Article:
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Centre for the History of Science, Technology and Medicine


Melissa Smith
Melissa Smith

Melissa Smith

Why did you choose to do your MSc at Manchester?

A year after finishing my BSc in Physics at Manchester I still wasn’t sure what I wanted to do. I had taken some modules at the Centre for the History of Science, Technology and Medicine (CHSTM) during my degree and had really enjoyed them, and decided further study might open up more career options for me in the future. Going along to a CHSTM postgraduate open day and chatting to existing students and staff convinced me to apply for the MSc.

What was the highlight of the MSc for you?

For me, the best thing was meeting lots of interesting and knowledgeable people – both staff and students. I found the atmosphere very welcoming – there was a good sense of being part of an academic community, and I felt we were encouraged to debate and challenge established ideas. It helped that the MSc group was much smaller than I was used to – only around ten students, compared to more than a hundred in a year during my BSc.

I also really enjoyed writing my dissertation – I found it very refreshing, if a bit daunting at first, to be able to come up with my own research questions and to really get the opportunity to explore an issue in depth. It was this experience that finally convinced me to apply to do a PhD the following year.

What was the subject of your research project?

My dissertation focused on nuclear war in fiction and film during the 1980s, and considered how the fictional portrayal of nuclear war influenced the political and scientific debates around nuclear weapons during this period.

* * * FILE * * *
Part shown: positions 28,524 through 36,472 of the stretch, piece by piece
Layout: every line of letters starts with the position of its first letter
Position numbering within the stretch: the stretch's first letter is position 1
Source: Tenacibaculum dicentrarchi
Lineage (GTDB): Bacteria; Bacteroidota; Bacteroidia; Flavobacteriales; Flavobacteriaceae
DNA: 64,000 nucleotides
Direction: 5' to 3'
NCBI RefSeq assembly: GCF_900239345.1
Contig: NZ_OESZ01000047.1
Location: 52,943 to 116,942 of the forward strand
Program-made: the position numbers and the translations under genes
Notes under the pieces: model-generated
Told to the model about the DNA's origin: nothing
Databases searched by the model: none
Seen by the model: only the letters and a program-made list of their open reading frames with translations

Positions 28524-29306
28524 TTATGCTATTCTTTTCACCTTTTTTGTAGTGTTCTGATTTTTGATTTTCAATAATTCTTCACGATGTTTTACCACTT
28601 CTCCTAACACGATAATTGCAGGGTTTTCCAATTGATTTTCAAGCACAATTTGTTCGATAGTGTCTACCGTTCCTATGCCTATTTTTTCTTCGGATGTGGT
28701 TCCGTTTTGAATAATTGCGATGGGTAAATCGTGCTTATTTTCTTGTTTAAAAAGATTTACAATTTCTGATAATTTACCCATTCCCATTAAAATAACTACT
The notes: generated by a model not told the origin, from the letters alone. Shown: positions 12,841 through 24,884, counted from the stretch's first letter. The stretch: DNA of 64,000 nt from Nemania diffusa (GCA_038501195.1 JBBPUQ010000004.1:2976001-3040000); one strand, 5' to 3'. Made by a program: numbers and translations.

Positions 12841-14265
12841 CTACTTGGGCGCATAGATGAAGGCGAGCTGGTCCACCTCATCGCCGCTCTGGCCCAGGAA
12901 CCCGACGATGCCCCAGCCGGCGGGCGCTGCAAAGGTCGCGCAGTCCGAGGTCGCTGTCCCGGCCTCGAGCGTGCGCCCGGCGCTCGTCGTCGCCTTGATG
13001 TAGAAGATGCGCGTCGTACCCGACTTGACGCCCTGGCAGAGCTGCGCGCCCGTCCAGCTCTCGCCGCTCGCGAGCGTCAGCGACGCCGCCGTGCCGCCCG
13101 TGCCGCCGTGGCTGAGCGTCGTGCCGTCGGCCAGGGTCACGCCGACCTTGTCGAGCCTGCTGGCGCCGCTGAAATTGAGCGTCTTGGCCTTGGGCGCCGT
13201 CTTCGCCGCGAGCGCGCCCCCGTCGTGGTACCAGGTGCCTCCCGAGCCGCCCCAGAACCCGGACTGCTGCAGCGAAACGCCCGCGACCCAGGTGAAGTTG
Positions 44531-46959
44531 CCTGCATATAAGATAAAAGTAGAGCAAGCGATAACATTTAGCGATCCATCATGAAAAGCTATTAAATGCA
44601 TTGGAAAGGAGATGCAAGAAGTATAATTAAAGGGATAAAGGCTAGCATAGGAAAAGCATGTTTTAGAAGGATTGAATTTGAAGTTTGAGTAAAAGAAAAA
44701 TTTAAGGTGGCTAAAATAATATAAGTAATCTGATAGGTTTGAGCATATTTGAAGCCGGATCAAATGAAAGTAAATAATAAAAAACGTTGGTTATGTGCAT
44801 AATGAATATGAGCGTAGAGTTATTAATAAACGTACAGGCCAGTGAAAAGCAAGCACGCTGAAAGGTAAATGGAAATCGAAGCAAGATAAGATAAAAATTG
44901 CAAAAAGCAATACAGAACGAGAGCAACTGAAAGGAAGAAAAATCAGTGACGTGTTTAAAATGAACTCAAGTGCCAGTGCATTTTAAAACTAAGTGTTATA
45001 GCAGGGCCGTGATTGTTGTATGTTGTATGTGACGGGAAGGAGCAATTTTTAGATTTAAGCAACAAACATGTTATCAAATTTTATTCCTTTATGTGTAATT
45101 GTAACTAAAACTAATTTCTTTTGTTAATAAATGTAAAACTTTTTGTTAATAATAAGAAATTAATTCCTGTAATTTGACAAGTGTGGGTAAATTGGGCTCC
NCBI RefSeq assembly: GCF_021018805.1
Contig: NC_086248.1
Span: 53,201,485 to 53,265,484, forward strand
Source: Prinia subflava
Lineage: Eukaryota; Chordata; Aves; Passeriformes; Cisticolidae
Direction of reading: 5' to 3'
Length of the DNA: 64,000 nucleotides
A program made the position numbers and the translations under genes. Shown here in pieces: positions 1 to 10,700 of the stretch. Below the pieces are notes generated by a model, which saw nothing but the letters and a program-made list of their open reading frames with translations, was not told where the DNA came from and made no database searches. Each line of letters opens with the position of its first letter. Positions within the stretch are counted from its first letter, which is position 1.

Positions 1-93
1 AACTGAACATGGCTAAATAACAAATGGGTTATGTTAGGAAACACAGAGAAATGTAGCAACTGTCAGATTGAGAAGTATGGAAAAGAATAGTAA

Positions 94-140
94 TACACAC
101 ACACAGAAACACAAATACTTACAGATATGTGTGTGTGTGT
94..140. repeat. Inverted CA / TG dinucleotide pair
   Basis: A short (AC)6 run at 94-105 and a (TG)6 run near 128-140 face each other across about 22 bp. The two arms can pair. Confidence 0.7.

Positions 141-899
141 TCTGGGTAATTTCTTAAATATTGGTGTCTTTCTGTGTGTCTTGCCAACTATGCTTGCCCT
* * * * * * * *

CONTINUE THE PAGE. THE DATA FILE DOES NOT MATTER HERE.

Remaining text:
“Doing postgraduate study doesn’t guarantee you a job, but for me it definitely opened up more options, helped me identify what I was interested in, and helped me develop my skills...”

How has your career progressed since completing the MSc?

After completing the MSc in 2005, I took a year out to travel and then applied for a PhD at Manchester, which I started in September 2006. My PhD focused on civil defence policy in Britain from 1945 to 1968 – I considered how British policymakers planned to defend the country against the possibility of nuclear attack, focusing in particular on the role of government scientific advisers in shaping policy. During my PhD I also did a three-month ESRC-funded fellowship at the Parliamentary Office of Science and Technology, where I got the chance to apply some of my knowledge and skills in a policy context. After I finished my PhD in March 2010, I joined the civil service as a policy adviser in the Strategy Unit of the Cabinet Office.

Could you summarise your current role?

I am a policy adviser in the Cabinet Office – my job broadly involves providing policy support to Number 10 and to ministers. In practice this involves a wide range of different tasks – briefing ministers in person and in writing; contributing to government publications such as White Papers; generating policy options in response to specific problems; drafting speeches; and sometimes doing longer-term analytical projects. So far I’ve had to turn my research skills to a range of topics, including justice policy, the welfare of the Armed Forces, and the Big Society – it’s very varied, and very interesting.

What do you enjoy the most/what is the most interesting thing about your job?

The most exciting thing is the feeling of being at the centre of things – developing a policy idea or working on a speech and then reading about it in the newspapers the next day. And going to meetings at 10 Downing Street is still very exciting!

Do you have any advice for people who might want to follow in your footsteps?

Doing postgraduate study doesn’t guarantee you a job, but for me it definitely opened up more options, helped me identify what I was interested in, and helped me develop my skills – my current job isn’t directly relevant to my research topic, but the analytical, written and presentation skills I developed through the MSc and PhD have been invaluable. I also recommend making the most of any opportunities you get – present your work at conferences, take up internships if you get the chance, and above all make the most of all the intelligent and interesting people you will be surrounded by.

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